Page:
Table III. Pearson correlation coefficients at 12 months between European Brain Injury Questionnaire (EBIQ) total score and subscales and European Questionnaire 5 Dimensions health-related quality of life (EQ-5D)















Total score




























































































































































*p ≤ 0.01 (Sig. 2-tailed); **p ≤ 0.001 (Sig. 2-tailed).

Those who reported a moderate anxious/depressed mood (58.8%) were more easily irritated (p = 0.008), depressed (p = 0.001), socially isolated (p = 0.004) and unmotivated (p = 0.004) (EBIQ) than the less anxious/depressed. They also reported the injury as having more serious consequences on activity (p = 0.005).

Feeling tired and dull (82.4%), having to do things slowly (76.5%), being restless (76.5%) or stubborn (76.4%) and having problems with concentration (76.5%) had the greatest effect on patients’ QoL.

Health-related QoL correlated with the perception of general consequences of the trauma (p = 0.001), the primary interferences being an inability to manage one’s own hygiene (p < 0.001) and major activities (p = 0.005) (Table III). Patients who reported a better QoL were found to have better cognitive function (p < 0.001) and attention (p = 0.001) (BNIS) (Table II) and perceived themselves to be more motivated (p = 0.005), to have fewer problems in planning (p = 0.008), to be less depressed (p = 0.004) and socially isolated (p = 0.006) (EBIQ) compared with those who had a lower QoL (Table III).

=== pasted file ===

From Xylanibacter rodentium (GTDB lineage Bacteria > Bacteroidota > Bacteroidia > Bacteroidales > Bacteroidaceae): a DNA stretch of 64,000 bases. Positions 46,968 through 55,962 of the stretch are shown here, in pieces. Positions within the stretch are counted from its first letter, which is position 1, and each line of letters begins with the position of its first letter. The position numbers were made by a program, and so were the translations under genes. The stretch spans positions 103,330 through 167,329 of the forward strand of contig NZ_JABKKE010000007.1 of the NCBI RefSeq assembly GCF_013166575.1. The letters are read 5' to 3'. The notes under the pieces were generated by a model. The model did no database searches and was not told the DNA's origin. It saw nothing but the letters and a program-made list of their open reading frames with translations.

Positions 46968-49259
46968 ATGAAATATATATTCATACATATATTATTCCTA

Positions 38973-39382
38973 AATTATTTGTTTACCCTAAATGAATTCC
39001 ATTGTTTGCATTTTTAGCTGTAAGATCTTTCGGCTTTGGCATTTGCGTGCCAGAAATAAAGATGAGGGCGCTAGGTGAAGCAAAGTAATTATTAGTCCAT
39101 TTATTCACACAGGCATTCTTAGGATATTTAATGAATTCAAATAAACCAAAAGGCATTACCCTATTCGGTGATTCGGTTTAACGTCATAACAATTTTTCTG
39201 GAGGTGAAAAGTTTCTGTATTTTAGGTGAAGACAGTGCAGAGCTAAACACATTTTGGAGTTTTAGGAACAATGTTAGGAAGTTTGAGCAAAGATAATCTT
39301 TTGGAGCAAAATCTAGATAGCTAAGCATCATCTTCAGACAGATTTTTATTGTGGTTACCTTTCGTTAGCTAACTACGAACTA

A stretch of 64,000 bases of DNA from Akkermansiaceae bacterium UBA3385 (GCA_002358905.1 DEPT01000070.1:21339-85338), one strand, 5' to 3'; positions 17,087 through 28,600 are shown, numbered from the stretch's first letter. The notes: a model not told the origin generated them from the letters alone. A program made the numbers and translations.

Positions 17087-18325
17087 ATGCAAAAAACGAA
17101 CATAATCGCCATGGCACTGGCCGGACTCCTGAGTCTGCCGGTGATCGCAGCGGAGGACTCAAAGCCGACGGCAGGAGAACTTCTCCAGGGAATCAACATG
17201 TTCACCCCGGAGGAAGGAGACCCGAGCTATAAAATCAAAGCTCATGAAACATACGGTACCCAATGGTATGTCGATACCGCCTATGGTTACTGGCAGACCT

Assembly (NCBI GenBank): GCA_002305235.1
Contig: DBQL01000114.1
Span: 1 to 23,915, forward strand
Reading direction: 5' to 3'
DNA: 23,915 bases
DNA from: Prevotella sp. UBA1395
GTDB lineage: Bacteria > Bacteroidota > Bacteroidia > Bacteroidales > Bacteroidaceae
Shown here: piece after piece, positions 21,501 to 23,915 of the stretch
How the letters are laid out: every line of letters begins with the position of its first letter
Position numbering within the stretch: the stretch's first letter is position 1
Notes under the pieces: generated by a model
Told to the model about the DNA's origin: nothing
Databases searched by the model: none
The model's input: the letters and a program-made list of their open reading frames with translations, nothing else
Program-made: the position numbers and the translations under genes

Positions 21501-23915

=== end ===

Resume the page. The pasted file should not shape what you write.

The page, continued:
No significant difference was found in QoL between the sick-listed patients and those who had returned to work (p = 0.017).

Comparison between the reports of patients and their next of kin (European Brain Injury Questionnaire)

Significant positive correlations were found between the perceptions of patients and their relatives regarding the general consequences after the TBI (p < 0.001), particularly in the domains of cognition (p = 0.001), memory (p = 0.002) and planning (p = 0.001). Patients who felt more unmotivated were also reported by the next of kin to be more isolated (p = 0.002). There was no significant correlation between the patient and the next of kin in estimating the motivation of the patient (p = 0.064). The majority of the relatives regarded the patient as being tired and dull (93.4%) or stubborn (93.4%), having to do things more slowly (80%) or unable to get things done (71.4%) and being impulsive or too quick to react to things other people said (66.6%). Patients were also described as having problems with headache (73.4%), mood swings (73.3%), irritability (71.4%), outbursts (66.6%) and concentration (66.6%). Furthermore, they appeared to find everything troublesome (66.7%) and were insensitive to other people’s mood (71.4%). Patients also reported these problems, but often perceived them as being less serious.